The SaaS four-letter acronym tends to be awash in three-letter initialisms: LTV, CAC, MRR, ROI—the list goes on and on.
Today, we’re digging into one of the most misunderstood but immensely valuable SaaS metrics: annual contract value, or ACV.
Like its closely related cousin annual recurring revenue (ARR) (tk link), annual contract value can help you understand the health of your SaaS business. Unfortunately, almost no-one agrees on how to calculate ACV, leading to a ton of confusing information out there around how to measure ACV.
We want to clear up the confusion. Let’s go through the definition of ACV, a few examples of how to calculate it for your SaaS business, and some tips on how you can use use ACV to guide your business decisions.
What is Annual Contract Value (ACV)?
Annual Contract Value (or ACV) is the value of subscription revenue from each contracted customer, normalized across a year. Say a customer signs a 5-year deal with you for $50,000—normalizing this to a single year means your ACV is $10,000.
The ACV Formula
The base formula for calculating ACV is relatively simple:
ACV = ( Full contract value - One-time fees ) / # years in contract
Examples of how to calculate ACV
Part of why ACV is confusing for SaaS founders is because it feels very similar to ARR on the surface. But while ARR measures the value of recurring revenue at a single point in time, ACV normalizes that revenue across one or more years.
Let’s go over two different examples to show how you can calculate ACV for your own business, whether your customers prefer long- or short-term contracts.
ACV for a long-term customer
Meet Customer A. They recently signed a 3-year contract worth $60,000 with your company (congratulations!), with an initial signup fee of $150. Customer A plans to pay yearly for your software.
The ACV for Customer A, then, can be calculated as follows:
$60,000 / 3 years = ACV of $20,000
It’s worth noting here that in this case, ACV and ARR are identical—we’ll see why in a minute.
ACV For A short-term customer
Let’s move on to Customer B, who agrees to pay $5,000 for a 6-month contract, paying monthly. Since payments are normalized over one year instead of the length of the contract, the ACV for Customer B is calculated thus:
$5,000 / 1 year minimum = ACV of $5,000
In this case, assuming Customer B plans to renew at the end of the six-month period, the ARR would be $10,000.
Combining ACV for both customers
This is where things get interesting. Let’s now average our ACV for both Customers A and B.
First, we need to work out the ARR so we can show the difference between how to calculate ARR and ACV:
$20,000 from Customer A + $10,000 from Customer B = ARR of $30,000
This gets normalized across the length of each contract, to obtain the ACV for each year:
Year 1: ( $20,000 from Customer A + $5,000 from Customer B ) / 2 customers = ACV of $12,500
Years 2 and 3: ( $20,000 from Customer A + $0 from Customer B ) / 1 customer = ACV of $20,000
Now you can see that ACV lets you average out the annual values of contracts across different customers, giving you a great tool to measure the health of your subscription-based business.
How important is annual contract value?
By itself, annual contract value isn’t a super-useful metric. But, by understanding your strategy for ACV, and by comparing it to other SaaS metrics, you can pull out some valuable insights to help guide your business decisions.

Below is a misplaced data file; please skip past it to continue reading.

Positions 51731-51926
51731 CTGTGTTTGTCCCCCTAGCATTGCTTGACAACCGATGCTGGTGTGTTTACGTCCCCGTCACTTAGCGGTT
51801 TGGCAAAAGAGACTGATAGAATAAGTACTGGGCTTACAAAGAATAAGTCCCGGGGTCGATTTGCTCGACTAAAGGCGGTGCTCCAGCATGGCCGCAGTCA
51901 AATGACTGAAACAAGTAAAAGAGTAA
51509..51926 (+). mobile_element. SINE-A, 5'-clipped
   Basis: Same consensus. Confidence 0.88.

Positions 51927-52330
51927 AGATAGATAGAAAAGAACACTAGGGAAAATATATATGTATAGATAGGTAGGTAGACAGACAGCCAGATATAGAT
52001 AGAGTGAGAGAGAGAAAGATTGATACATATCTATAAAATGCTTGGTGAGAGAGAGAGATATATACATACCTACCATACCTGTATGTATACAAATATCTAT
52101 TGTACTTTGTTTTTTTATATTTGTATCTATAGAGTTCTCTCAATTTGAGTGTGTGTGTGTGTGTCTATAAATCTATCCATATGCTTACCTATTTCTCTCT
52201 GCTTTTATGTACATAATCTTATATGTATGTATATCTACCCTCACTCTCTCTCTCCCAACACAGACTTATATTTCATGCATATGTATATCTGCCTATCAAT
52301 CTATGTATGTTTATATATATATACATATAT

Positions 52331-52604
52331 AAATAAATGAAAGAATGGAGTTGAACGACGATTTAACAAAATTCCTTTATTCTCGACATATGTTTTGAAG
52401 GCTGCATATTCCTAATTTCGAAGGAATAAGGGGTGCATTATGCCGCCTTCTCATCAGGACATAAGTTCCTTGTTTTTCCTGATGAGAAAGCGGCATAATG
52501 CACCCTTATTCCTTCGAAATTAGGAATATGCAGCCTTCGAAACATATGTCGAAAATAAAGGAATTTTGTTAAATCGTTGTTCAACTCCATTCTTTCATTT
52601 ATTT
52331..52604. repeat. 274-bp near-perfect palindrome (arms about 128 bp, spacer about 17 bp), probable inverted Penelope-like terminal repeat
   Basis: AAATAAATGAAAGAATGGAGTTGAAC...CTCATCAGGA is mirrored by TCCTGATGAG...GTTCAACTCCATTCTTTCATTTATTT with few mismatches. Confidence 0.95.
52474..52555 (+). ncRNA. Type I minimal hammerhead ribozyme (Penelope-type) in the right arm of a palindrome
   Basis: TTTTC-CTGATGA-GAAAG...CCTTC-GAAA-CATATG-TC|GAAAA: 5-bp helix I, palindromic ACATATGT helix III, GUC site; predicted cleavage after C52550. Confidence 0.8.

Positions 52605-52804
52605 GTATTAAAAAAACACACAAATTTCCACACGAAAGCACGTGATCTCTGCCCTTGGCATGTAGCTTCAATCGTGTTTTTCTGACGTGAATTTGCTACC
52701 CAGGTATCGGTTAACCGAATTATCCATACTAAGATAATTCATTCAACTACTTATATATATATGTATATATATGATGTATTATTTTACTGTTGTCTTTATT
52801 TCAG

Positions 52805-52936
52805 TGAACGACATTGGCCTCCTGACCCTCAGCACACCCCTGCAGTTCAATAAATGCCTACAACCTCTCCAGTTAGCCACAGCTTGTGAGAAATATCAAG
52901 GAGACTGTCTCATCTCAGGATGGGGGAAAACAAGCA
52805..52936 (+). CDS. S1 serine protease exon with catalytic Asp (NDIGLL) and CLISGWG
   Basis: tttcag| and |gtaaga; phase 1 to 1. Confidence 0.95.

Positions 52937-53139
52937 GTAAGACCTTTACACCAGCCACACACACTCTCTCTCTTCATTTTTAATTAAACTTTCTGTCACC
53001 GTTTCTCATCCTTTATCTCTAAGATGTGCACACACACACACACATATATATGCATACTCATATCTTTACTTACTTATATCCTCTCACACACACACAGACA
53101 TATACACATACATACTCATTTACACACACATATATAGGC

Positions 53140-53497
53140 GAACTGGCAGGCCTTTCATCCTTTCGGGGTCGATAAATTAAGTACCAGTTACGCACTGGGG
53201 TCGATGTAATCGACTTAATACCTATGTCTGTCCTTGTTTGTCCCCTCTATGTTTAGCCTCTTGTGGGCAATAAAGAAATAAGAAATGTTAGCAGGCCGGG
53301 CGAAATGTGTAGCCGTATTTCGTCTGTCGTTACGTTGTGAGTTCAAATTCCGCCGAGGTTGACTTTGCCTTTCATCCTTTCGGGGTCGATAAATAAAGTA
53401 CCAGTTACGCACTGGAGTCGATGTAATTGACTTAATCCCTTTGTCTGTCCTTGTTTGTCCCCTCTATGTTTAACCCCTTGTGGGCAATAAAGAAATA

ACV helps inform your strategy
Subscription businesses can be successful with either a high or low ACV.
Companies focusing more on consumers, like Spotify or Dropbox, might have a low ACV, but the low cost of acquiring new customers means their user count is high. On the flip side, B2B companies like Salesforce have much larger ACVs, but those users cost more to acquire, meaning not as many users. Both are equally valid strategies, and many founders have built successful SaaS companies with wildly different ACV values.
It’s crucial to know where your business is aiming. measuring and tracking what ACV values make sense for your product, market, and customer base will help inform how you invest in things like sales and marketing.
Long story short: if you have small ACVs, that’s not bad—it just means you’ll need more customers.
ACV versus TCV
This is where it can get a little confusing.
While annual contract value normalizes the recurring revenue from each contract across a single year, total contract value, or TCV, measures revenue from across the entire contract. Take Customer A from our earlier example—while the ACV was $20,000, the TCV would be $60,000, since it includes all three years of the contract.
So, if you’re wondering which customers are paying you the most on a consistent basis, you’ll want to measure ACV over TCV. ACV also gives you an apples-to-apples comparison of the value of customers with different contract periods.
On the other hand, if you’re wondering who your most valuable customers are across the entire contract term, TCV is the right metric to use. TCV is also more important than ACV when calculating a discount rate for long-term customers.
Conclusion: Get started measuring your ACV
Now that you're no longer confused about how to calculate ACV or how to use the metric to your advantage, pull up some spreadsheets and get down to business. Understanding your ACV, and what values make sense for your business, can help you identify your most valuable customers, optimize your marketing and price strategy, and track the health of your SaaS company.
It’s more than just another three-letter initialism—it’s another valuable tool in your belt to grow your SaaS.